In the US, the debate over the right to refuse medical treatment has been illustrated recently by the case of Daniel Houser [FindLaw materials], whose parents refused treatment of their son based on religious reasons. The state may only interfere [JURIST report] with the rights of fit parents to make decisions over their children for compelling reasons like protecting the safety and well-being of their children. In the UK, children under 18 [NHS materials] who have "the intelligence and ability to understand fully what is involved in a medical procedure ... are considered able to give their permission."





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French Polynesia court dismisses nuclear compensation cases
Ximena Marinero on June 27, 2009 9:58 AM ET

[JURIST] The Labor Tribunal of Papeete [official website, in French] in French Polynesia [official website, in French] on Friday considered [press release, PDF, in French; statement, DOC, in French] for the first time a demand brought directly against the French Atomic Energy Commission (CEA) [official website, in French] by or on behalf of eight former South Pacific test site workers. Of the eight cases, the court dismissed three nuclear compensation cases for lack of proof and procedural difficulties, but examined five of them. Damages were awarded only to each of the three children of one deceased worker worth $11,000, but dismissed the widow's claim based on current law. The judge ordered further medical investigation for four of the remaining compensation cases, of which two former workers are still alive. The costs for such examinations will be paid by the CEA or the Experiment Center of the Pacific (CEP). Claimants in all eight cases had petitioned for a pension from the Caisse de Prevoyance Social, the Tahitian organism charged with ensuring social security, but were rejected due to local law on statutes of limitations and because the diseases are not officially part of the radiation induced diseases that the CPS recognizes. Moruroa e Tatou [advocacy website, in French], the organization of former workers from the test sites of Moruroa and Fangataufa, is committed [Radio Australia transcript] to continue pursuing the claims that were dismissed by the judge based on current law. The organization's president Roland Oldham decried the amount awarded in damages by the court for the deceased worker's children as "a very bad joke" and expressed hope that the Nuclear Compensation bill under current consideration [Tahiti Presse report, in French] in France will improve former worker's prosepects for recovery by changing the required burden of proof. The French parliament will vote on the bill on June 30.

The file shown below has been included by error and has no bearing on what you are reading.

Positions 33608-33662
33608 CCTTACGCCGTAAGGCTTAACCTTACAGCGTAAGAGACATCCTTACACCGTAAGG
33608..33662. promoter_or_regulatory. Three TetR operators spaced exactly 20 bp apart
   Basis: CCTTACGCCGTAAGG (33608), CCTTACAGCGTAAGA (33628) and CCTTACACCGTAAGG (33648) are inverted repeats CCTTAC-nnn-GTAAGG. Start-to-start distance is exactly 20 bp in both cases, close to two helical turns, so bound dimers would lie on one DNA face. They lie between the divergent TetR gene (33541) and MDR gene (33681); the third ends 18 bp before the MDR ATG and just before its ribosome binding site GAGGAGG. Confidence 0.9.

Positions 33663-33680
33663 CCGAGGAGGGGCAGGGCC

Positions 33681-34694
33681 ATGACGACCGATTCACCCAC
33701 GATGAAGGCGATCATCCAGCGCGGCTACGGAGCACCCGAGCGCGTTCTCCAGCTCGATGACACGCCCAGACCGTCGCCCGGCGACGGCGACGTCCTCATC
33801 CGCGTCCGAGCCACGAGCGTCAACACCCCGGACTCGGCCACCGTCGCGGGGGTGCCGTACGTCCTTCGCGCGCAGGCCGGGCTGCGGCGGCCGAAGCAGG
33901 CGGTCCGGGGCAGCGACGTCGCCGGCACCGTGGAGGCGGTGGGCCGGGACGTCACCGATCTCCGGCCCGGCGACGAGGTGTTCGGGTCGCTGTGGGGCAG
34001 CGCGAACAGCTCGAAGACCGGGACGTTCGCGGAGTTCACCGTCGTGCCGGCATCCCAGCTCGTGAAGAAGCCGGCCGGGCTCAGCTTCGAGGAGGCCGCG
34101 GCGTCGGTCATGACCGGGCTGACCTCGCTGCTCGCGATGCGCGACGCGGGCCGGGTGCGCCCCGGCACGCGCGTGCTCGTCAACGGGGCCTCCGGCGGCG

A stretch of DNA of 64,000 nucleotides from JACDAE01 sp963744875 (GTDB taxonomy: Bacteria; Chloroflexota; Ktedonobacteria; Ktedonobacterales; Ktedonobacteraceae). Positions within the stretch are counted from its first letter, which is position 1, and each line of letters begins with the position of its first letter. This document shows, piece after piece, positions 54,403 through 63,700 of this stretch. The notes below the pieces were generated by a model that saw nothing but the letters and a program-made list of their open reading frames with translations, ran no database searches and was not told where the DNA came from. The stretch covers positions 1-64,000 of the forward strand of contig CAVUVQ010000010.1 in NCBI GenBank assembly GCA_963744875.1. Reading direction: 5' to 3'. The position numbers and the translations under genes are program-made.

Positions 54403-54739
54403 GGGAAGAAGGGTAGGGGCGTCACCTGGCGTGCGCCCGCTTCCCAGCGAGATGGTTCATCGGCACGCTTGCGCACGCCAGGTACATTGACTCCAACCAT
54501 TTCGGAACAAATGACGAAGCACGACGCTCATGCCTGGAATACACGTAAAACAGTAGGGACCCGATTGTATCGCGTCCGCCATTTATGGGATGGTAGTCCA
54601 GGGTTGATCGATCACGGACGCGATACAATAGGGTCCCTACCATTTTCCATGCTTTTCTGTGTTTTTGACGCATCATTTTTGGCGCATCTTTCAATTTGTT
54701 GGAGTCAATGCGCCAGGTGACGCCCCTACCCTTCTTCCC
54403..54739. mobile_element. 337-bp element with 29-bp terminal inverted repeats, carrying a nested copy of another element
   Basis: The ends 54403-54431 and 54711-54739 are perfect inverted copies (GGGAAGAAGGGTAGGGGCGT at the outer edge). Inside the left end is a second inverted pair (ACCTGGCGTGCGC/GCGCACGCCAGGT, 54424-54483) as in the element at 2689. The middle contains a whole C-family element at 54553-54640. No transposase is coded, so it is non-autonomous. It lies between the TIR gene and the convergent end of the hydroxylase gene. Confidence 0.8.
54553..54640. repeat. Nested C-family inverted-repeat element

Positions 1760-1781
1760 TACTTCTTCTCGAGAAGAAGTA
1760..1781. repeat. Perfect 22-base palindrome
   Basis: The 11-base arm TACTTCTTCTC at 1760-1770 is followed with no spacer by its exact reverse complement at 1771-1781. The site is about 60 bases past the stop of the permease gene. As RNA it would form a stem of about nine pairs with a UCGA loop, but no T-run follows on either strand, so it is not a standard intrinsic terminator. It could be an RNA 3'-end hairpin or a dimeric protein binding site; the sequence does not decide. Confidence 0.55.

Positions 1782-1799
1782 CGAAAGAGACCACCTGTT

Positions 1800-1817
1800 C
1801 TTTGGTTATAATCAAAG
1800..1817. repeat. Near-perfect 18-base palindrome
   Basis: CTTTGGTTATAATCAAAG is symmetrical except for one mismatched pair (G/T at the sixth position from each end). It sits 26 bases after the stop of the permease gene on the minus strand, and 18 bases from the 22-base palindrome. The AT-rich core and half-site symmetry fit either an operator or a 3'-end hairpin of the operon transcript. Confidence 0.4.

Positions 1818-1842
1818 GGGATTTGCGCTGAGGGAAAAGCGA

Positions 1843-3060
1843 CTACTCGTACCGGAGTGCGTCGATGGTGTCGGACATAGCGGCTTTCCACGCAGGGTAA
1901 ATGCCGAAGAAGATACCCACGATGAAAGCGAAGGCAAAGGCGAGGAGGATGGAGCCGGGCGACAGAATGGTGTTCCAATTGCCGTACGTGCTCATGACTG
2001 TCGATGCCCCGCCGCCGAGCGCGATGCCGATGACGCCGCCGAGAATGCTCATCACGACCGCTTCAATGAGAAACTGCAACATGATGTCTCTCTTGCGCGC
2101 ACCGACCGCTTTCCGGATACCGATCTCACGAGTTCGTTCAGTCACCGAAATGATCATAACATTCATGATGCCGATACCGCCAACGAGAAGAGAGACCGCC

Earlier this month, the British High Court of Justice ruled [judgment, PDF; JURIST report] that military veterans involved in nuclear tests have the right to sue the Ministry of Defense for injuries resulting from exposure to radiation, but recommended mediation as a means for achieving a settlement citing the uncertainties of litigation and the age of the veterans. Recently, the Tokyo High Court granted an appeal [JURIST report] to consider 30 people for official recognition as atomic bomb victims resulting from the US atomic bomb attacks on Hiroshima and Nagasaki in August, 1945. Earlier this year, the US Court of Appeals for the Federal Circuit [official website] affirmed the dismissal [opinion, PDF] of complaints brought by the people and descendants of the Bikini and Enewetak Atolls seeking further compensation arising out of bomb testing in the 1940s and 1950s.